My Family

I Am Special

I have friends who have children with special needs, other than Down syndrome, and have asked me for suggestions on how to help their children. I cannot claim to know how to help specifically but here are some general suggestions (I’ve used ‘she’ to simply denote the child and not specifically to refer to the gender):

-Love your child LOTS – express it verbally, visually and physically so she is SURE of your love and feels secure.
-Say ‘no’ firmly and with love. As parents, we can’t always give our children what they want. We need to train our children to accept ‘no’ as one of the answers they will hear from us or anyone. Depending on the age of the child and the situation, I may or may not explain my rationale. Regardless, I still expect my children to obey me.
-Read up about her condition as much as possible so that you know how to help her coz if you are home with her, you know her best. It will also help you to understand what the teacher/medical professional is saying.
-Don’t put her in a mould/box – while there may be similar characteristics shared by children with the same condition as her, she is unique and different.  Hence, find out what works or doesn’t work for her while keeping in mind what you have read. That’s the beauty of homeschooling.
-See your child as normal and expect high of her while you set realistic short and long term goals.  Breaking these into smaller steps will help her, yourself and those around her. Gradually you will see her rising up to your expectations.
-Don’t compare her with others coz that will discourage you and her more. Be aware of the milestones she has to achieve and work towards them, giving her the time she needs.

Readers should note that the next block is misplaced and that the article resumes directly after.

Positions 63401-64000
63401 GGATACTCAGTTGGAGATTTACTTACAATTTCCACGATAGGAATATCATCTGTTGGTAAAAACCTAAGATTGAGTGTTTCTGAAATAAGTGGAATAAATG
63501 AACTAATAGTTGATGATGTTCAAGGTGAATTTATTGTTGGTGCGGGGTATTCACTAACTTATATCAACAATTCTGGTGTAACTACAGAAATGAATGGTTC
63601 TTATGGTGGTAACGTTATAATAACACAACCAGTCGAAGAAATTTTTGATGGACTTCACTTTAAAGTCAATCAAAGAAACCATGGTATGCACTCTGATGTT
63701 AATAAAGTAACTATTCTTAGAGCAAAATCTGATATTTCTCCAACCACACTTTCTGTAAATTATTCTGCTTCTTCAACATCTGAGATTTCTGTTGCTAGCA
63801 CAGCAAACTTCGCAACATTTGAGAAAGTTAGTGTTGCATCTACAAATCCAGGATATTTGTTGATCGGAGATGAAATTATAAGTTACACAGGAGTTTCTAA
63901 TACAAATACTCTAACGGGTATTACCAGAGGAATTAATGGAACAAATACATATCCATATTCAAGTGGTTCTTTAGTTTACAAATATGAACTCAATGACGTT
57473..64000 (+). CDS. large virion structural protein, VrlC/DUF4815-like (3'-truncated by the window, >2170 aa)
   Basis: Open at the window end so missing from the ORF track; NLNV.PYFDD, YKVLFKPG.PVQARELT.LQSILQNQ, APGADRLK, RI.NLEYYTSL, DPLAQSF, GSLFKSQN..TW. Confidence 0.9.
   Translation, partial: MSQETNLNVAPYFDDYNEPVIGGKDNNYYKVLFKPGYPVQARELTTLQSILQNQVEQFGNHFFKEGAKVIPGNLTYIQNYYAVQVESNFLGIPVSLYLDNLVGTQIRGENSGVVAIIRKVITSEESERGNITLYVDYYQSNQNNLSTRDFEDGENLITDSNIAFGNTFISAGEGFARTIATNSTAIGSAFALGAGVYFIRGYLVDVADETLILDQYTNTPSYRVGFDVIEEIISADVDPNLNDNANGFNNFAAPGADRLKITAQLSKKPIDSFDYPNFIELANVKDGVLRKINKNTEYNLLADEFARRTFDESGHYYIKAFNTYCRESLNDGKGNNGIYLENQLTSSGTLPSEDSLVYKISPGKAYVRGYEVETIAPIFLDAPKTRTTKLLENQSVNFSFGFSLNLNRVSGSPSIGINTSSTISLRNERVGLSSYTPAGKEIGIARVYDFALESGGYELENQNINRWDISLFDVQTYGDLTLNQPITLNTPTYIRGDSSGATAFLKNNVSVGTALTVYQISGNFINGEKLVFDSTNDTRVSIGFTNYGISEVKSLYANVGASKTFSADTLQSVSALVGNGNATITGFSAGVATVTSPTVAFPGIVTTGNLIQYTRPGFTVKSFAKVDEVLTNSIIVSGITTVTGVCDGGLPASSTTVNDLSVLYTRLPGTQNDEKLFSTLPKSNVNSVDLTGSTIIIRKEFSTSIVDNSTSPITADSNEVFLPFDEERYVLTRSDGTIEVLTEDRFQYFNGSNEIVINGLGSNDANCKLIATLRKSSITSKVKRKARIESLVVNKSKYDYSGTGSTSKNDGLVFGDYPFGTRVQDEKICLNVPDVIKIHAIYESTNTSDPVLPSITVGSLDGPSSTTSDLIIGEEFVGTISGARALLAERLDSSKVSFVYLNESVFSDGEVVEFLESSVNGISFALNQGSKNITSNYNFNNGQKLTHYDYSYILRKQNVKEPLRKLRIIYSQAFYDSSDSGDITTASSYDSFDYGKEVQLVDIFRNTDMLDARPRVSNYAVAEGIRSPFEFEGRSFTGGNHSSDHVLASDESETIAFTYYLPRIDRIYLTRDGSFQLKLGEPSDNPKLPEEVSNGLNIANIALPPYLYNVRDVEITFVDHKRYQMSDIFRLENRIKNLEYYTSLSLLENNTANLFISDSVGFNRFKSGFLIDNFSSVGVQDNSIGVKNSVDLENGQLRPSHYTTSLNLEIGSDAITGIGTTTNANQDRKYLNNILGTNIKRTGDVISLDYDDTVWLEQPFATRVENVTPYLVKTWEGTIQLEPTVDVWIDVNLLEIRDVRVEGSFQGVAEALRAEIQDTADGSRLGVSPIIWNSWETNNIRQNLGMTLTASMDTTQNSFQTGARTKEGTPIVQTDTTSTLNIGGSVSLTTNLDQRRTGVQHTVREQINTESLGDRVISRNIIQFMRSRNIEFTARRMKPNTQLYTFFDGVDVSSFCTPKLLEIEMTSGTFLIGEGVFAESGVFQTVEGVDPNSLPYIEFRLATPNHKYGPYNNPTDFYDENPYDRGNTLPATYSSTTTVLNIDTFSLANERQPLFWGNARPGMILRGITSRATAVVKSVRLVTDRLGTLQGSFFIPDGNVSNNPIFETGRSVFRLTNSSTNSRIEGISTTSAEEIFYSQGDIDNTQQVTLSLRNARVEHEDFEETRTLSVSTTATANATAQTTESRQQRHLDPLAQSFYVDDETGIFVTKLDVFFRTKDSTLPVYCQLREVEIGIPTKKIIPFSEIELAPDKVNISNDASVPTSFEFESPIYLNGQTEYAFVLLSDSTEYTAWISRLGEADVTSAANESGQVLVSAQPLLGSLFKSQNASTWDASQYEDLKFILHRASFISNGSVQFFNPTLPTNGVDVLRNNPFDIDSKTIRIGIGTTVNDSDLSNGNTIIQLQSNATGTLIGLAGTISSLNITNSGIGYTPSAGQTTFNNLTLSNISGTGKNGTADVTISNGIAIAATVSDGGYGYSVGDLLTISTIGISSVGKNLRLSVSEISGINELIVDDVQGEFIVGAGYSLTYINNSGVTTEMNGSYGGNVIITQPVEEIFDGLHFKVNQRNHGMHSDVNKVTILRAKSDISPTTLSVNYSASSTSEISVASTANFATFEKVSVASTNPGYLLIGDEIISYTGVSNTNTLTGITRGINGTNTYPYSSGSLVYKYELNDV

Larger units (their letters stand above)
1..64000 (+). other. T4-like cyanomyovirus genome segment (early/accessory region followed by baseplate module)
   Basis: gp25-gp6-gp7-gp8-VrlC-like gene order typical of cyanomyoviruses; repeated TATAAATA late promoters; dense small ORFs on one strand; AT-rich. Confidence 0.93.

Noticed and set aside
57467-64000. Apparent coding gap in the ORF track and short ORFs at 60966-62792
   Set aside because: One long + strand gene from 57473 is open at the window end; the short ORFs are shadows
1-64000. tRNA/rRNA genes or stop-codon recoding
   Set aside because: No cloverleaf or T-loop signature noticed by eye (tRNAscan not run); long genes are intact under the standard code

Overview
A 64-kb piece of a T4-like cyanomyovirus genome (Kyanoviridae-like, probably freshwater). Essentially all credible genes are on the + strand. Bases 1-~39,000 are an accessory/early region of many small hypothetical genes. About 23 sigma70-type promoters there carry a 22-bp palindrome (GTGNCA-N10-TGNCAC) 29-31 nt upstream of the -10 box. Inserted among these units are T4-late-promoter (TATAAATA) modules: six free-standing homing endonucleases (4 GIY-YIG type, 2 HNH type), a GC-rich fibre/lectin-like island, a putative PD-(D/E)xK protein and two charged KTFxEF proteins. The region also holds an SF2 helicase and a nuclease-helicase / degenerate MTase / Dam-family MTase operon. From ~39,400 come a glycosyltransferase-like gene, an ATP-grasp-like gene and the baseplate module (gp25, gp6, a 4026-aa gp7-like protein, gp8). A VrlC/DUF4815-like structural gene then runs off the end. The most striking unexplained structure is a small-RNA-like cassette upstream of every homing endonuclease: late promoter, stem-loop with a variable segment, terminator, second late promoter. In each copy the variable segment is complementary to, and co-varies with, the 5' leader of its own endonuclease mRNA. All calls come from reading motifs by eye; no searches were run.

-Know a few moms who have children of similar conditions so you can share and exchange notes. But beware of falling into the trap of comparing your child with their children.
-Give PLENTY of praises and encouragement – an essential for any child to grow and develop and make it a BIG deal. Many times, even I myself am stingy with this…so I am also constantly reminding myself to speak positively to help and edify.
-Don’t help your child if she can do it herself so she will learn how to help herself and work towards independence.
-Involve your child in the household chores at home. Afterall, they all need to learn as they grow up and it’s easier to start young and earlier. This is another step towards picking up self-help skills in the Activities of Daily Living (ADL). Personally I feel that once my children are able to take care of themselves, that’s a big load off my mind. I am constantly working towards this goal on a daily basis.
-Look for people (teachers/therapists/medical professionals) who share similar goals as you for helping your child – they will love her, want to help her do her best and push her when necessary.
-Pray for your child. Being a Christian, I believe that’s the BEST way to help my child. I’ve seen how God works in her countless of times. I also know that in spite of what I may be unable to do, the Lord will see to ALL her needs, now or in the future. That comforts me and frees me to love her and my other children.

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